• dispute resolution provisions;
  • commercial terms including timing of the works, the cost of the works and payment obligations of the developer; and
  • technical documents (eg. drawings and specifications) which give clear detail of the works to be undertaken by the contractor.

A contract in this form won’t necessarily prevent there being a dispute but it should enable any such dispute to be resolved more quickly and more cheaply than if the documentation is not sufficiently clear.

Impact on neighbours

Another important issue to bear in mind when considering a basement development is the almost inevitable applicability of the Party Wall etc. Act 1996 (Act).

The legal framework created by the Act ensures that specialist surveyors are appointed to monitor the works and agree an award, known as a party wall award, which, amongst other things:

  • sets out guidelines governing how the proposed works should progress;
  • details any damage caused to the neighbouring property; and
  • perhaps most importantly, establishes how such damage will be made good and at whose cost.

Given the disruption and upheaval associated with a basement development, not to mention the potential financial gain, it is not surprising that those undertaking this kind of project often seek to maximise the internal area of the new basement.

Without getting too technical, the standard method used for a basement extension is to underpin the party wall using mass concrete. However, reinforcing the underpinning with steel beams or rods (known as “special foundations”) to distribute the load is a popular choice because the tensile strength of the beams or rods allows the concrete to be substantially thinner than the mass concrete alternative.

The catch is that under the Act there is no right to construct special foundations under the adjoining owner’s land without their written consent. A neighbour therefore needs to not only consent to the works but that consent needs to be formally documented by way of a special foundations agreement. For the avoidance of doubt this agreement needs to be entered into in addition to the party wall award.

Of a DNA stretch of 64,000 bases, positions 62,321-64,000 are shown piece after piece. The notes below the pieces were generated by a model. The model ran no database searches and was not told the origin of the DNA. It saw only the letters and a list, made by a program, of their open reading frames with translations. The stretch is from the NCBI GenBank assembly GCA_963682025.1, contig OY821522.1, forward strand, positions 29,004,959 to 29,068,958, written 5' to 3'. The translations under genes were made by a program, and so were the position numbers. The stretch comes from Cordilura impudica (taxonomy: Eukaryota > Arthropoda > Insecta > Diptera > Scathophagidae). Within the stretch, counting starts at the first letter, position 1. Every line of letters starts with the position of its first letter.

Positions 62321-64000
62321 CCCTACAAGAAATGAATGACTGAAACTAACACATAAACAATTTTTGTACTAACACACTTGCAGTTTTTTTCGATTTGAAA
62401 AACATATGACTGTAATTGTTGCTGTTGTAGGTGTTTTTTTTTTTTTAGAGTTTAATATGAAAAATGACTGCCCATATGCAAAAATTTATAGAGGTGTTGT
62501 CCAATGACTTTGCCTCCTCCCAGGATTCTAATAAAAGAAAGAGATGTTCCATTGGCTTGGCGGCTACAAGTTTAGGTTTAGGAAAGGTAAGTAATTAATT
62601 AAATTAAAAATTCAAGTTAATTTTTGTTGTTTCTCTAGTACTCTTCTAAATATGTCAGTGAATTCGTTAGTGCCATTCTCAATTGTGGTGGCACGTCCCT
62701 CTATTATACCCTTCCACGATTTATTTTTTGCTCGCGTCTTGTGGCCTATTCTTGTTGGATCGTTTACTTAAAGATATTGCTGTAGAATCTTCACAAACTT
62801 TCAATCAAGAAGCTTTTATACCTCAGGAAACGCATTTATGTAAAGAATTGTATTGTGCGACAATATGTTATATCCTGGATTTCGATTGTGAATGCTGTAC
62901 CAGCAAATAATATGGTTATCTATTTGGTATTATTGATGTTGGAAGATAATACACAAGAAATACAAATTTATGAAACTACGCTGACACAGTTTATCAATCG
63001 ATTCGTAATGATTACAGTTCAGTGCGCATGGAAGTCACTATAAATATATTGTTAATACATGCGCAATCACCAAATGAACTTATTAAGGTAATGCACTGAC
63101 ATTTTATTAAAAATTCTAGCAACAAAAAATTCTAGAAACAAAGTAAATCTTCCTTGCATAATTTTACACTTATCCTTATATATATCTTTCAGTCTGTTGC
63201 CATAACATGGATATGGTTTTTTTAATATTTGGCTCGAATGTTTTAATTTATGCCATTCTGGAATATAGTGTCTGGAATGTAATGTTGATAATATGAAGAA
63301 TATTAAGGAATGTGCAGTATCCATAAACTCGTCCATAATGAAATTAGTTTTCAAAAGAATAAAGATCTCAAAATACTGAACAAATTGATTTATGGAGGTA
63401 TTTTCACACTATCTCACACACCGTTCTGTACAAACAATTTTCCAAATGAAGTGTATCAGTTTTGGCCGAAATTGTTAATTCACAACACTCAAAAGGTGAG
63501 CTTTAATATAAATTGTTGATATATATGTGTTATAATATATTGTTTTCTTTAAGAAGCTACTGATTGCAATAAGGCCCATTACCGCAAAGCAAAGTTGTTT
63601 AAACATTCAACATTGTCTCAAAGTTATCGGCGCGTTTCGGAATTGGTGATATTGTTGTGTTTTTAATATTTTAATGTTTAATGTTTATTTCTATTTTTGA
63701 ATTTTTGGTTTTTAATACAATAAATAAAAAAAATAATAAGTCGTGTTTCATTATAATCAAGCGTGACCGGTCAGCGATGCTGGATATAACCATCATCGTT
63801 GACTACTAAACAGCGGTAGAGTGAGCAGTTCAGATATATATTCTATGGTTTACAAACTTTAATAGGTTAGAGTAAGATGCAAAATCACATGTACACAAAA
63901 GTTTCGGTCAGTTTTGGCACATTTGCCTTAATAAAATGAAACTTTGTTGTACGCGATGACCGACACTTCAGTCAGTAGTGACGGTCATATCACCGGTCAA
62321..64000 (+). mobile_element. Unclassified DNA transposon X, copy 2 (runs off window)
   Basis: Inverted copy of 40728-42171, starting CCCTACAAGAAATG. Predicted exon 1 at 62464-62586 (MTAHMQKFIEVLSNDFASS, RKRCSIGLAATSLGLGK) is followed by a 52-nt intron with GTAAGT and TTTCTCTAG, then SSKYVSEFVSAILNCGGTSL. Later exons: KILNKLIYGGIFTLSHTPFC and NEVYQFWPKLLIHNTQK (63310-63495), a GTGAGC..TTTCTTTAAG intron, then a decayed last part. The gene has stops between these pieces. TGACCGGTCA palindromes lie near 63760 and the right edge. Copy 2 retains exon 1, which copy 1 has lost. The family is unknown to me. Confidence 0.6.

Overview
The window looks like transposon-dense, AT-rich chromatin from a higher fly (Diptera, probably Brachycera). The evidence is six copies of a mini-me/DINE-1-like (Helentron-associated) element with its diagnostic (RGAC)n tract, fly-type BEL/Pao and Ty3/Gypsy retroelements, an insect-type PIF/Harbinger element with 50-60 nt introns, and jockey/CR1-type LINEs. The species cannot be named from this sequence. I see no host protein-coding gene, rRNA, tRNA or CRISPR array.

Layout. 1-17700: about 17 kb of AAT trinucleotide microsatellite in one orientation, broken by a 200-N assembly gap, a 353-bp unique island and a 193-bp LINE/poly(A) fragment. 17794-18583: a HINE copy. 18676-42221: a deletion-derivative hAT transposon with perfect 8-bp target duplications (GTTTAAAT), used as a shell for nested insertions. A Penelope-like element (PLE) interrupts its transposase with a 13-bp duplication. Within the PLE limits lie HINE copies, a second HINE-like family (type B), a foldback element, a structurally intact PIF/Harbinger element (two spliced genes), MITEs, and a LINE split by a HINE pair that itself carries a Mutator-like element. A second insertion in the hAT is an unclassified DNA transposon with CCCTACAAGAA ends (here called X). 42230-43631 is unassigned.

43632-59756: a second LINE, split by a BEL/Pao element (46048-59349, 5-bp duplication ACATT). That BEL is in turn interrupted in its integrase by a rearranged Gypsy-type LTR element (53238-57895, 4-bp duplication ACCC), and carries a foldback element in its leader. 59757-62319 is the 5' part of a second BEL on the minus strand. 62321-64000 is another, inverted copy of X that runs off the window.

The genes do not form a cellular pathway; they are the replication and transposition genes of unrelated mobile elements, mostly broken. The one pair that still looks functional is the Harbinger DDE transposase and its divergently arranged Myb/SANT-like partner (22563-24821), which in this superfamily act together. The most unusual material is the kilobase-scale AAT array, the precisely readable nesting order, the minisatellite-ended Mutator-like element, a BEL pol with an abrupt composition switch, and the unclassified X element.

Those who wish to use special foundations in their basement build need to be aware of the fact that not only is a neighbour under no obligation to give their consent but that even if they do (and are prepared to enter into such special foundations) they will require their associated legal and other professional costs (which can be considerable) to be covered by the developer.

Even if the initial planning process goes smoothly and a well drafted contractual framework is put in place to govern the project, party wall disputes are fairly common and often bitter.

Conclusion

In summary, for those considering a basement build it is crucial to ensure that: (i) expert technical advice is sought on the design, viability and rationality of the intended structure; (ii) expert party wall advice is sought at the earliest opportunity; and (iii) if required, the adjoining owners’ consent to the works is formally documented and legal professionals are engaged to draft and negotiate a formal special foundations agreement. Such steps will minimise the risk of facing an injunction to demolish the works if they are found to breach the Act.

These steps are also important in the context of a sale where well advised purchasers are likely to seek confirmation, as part of the due diligence process, that the basement works have been constructed in accordance with the Act and all necessary consents have been obtained and formally documented.

On the flip side, any purchaser considering buying a property with a “bankers’ bunker” would be well advised to appoint a surveyor with party wall expertise to ensure compliance as part of the usual due diligence exercise carried out prior to exchange.